I found myself in some disagreement with the sermon (which was recapped in the benediction) in which he indicated that healing is a result of our obedience and approaching God in humility. I believe both are vital, but my conflict arises from the idea that we must obey God before He will heal us. I believe God’s grace supersedes our obedience (or lack of it) just as His salvation, more often than not, supersedes our knowledge of its necessity. It’s just possible that God might use the healing to bring us to obedience. Of course it’s always better to do it God’s way and obey humbly, but I don’t know too many people who aren’t saved (or healed) in spite of themselves.

Sunday, February 8, 2009

Wexford Community Presbyterian Church

Today we worshiped at Wexford Community Presbyterian Church, 10645 Perry Highway, Wexford, PA 15090, www.wexfordpc.org.

Bob’s thoughts:

We were warmly greeted upon entering, and offered direction to the Sanctuary and restroom locations, which was a good thing since directional signage was minimal at best. Consequently I was grateful the general area of the restrooms had been pointed out. The building is modern with comfortable seating. It has the feel of a warm and friendly church as several people greeted us after the service.

The modern stained glass at the rear wall of the chancel was very impressive with the sun behind it. There is also a large wooden cross, but I found myself drawn to a small metal cross on top of the baptismal font. The Malawian items were also of great interest.

The offering was taken not only before the Word was preached but with the congregation standing and singing.

The message, “The Eyes of Faith,” was what I felt missing from a recent sermon at Mosaic about Moses not seeing the Promised Land. The great accomplishments of Moses were because of the faith of his parents who gave him to God in faith. When we “see” in faith we have no fear. I’d be encouraged to see this congregation go forward with eyes of faith.

While the congregation was attentive to the Word, I saw some passion in those leading the contemporary music, but almost none among the congregation. Perhaps it’s new at this church.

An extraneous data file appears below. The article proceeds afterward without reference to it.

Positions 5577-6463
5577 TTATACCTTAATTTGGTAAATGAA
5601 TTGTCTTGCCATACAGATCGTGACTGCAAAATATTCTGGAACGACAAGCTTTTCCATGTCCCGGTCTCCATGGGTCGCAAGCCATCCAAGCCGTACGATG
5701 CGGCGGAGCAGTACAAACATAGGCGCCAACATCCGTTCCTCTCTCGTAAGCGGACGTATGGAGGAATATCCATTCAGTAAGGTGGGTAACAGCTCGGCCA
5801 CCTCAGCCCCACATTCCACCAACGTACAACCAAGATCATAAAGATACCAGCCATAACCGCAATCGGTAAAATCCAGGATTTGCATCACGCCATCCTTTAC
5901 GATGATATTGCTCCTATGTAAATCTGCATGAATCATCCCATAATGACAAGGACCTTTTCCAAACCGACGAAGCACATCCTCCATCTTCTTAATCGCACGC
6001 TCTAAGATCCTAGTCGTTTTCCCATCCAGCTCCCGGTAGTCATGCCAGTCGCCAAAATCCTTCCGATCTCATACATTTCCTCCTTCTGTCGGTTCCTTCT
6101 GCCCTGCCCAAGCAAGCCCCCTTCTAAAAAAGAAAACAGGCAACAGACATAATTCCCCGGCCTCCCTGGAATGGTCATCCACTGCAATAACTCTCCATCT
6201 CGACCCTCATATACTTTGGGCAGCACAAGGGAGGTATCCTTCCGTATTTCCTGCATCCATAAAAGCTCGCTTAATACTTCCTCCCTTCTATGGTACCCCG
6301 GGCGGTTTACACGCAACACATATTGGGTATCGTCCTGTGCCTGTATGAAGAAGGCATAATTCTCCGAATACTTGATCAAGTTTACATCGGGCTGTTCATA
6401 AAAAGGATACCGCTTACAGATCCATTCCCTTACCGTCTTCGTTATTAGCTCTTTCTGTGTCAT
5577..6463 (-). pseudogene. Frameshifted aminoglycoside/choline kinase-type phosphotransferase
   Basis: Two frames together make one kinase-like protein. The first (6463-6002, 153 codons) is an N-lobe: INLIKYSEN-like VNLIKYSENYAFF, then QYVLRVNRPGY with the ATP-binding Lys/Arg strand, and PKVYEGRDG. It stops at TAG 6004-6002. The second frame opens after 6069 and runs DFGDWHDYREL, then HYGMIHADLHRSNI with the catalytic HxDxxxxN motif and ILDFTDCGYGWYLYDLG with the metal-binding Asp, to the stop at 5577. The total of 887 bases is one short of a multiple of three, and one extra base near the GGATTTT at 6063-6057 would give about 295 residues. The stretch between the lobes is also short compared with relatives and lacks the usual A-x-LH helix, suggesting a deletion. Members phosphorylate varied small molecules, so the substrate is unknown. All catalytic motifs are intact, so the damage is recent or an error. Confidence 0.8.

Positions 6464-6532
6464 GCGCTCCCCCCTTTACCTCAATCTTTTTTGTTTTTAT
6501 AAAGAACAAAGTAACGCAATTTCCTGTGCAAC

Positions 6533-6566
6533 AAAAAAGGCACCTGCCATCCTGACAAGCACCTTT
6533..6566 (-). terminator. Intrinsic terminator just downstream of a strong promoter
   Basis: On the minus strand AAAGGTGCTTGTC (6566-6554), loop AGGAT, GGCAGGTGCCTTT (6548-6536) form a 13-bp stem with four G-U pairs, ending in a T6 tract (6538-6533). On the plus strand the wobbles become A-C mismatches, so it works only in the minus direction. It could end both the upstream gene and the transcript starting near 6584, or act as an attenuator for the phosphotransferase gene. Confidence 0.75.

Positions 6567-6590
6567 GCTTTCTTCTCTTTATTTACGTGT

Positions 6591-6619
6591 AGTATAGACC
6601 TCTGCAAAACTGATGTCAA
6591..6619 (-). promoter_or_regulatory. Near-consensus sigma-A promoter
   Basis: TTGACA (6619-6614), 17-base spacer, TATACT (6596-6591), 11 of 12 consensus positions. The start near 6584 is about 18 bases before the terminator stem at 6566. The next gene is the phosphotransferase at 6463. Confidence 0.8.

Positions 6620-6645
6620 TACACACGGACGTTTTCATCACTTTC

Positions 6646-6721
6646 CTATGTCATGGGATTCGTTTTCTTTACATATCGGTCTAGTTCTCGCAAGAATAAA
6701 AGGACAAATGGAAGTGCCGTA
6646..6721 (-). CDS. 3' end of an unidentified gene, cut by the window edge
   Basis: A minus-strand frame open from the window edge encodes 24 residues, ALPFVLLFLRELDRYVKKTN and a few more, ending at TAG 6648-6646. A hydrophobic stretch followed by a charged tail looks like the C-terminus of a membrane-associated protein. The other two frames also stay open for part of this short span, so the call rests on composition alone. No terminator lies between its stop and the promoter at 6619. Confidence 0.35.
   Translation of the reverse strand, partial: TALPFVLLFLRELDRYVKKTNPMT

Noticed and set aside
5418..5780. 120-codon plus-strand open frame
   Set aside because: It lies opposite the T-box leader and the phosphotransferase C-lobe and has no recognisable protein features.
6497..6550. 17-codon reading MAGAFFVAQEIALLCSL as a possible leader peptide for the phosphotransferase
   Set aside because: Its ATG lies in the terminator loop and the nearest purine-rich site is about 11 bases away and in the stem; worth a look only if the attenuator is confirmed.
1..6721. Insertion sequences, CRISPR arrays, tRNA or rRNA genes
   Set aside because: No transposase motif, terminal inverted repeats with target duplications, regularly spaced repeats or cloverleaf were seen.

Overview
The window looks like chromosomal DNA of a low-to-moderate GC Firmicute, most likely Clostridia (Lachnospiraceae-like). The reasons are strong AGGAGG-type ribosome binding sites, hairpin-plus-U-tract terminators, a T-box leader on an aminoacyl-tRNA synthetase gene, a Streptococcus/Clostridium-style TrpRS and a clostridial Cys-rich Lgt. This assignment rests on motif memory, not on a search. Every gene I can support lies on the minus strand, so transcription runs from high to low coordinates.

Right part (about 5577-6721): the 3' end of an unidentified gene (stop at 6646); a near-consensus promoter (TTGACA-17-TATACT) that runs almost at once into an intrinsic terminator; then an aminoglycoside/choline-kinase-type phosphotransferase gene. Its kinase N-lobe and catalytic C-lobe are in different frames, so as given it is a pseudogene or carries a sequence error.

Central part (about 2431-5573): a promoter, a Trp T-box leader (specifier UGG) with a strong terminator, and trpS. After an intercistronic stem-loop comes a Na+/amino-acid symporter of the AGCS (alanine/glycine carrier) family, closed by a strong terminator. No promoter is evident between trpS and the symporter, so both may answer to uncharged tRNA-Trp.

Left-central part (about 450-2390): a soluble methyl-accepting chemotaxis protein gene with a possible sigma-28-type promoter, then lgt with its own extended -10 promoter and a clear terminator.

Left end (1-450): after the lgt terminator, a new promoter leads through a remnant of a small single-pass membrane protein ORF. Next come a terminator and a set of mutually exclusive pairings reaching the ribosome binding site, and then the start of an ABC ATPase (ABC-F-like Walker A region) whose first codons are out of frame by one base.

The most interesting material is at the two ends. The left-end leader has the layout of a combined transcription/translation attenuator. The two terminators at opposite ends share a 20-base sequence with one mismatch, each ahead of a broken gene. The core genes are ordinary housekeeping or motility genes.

Jan’s thoughts:

This was our first visit to Wexford Community P.C., although in 2003 I travelled to Malawi with the pastor, Rev. Bruce Schlenke, who I was astonished to learn has served this church for 27 years!

Signage was good: there were signs on the entry doors (“If it’s windy, use the left door” which I thought was nifty). Immediately upon entering we were greeted by two very friendly women who pointed the way to the restrooms, where to hang our coats if we wished, and the direction to the back of the Sanctuary for a bulletin. Since the restroom doors are around a corner from the hallway, I’d suggest a sign where someone walking down the hallway could see which room was which without having to look so far around a corner to see.

Something that surprised me was that when the ladies introduced themselves, they gave their first and last names. Most times only first names are given, I think because at that point last names seem unnecessary. This wouldn’t have been so remarkable except, upon hearing their last names I automatically gave our last names also, which I don’t normally do.

We were early enough that we could look around some and found plenty of Malawi photos, paintings, even a Chief’s chair and a gallimoto on display. The vitality of the partnership between Wexford and Mchiru was evident and encouraging.

We attended the contemporary service, and the congregation straggled in during the early music as seems to be the case at all contemporary services. There was a good crowd, although the back probably 10 pews on both sides were roped off so everyone would sit forward. (It is, after all, a Presbyterian church.)

For this service, the bulletin was one folded 11 x 17 sheet containing plenty of information as well as two double-sided inserts, one of which was the order of worship.

The music was very well done, but I think would’ve benefitted from a bit more enthusiasm, or at least some smiles.

The sermon was delivered in a more casual attitude befitting a contemporary service, but was deeply theological nonetheless. Bruce’s sermon, titled “The Eyes of Faith,” was based on Hebrews 11:23-29. He touched on most, if not all, the theological points I wished I’d heard from Saleem Ghubril a few weeks ago, then took it a step farther and pointed out that the faith exhibited by the children of Israel as they crossed the Red Sea was built on the faith of Moses, whose faith was built on the faith shown by his parents when they placed him in God’s hands in the Nile. The point was that we WILL not see the good that God brings from our faith because the faith of future generations will have been built on the faith we display. A truly encouraging thought that gives me great hope for the meaning of my own life, as well as a smack-upside-the-head reminder to not be afraid – a reminder I personally need on a very regular basis.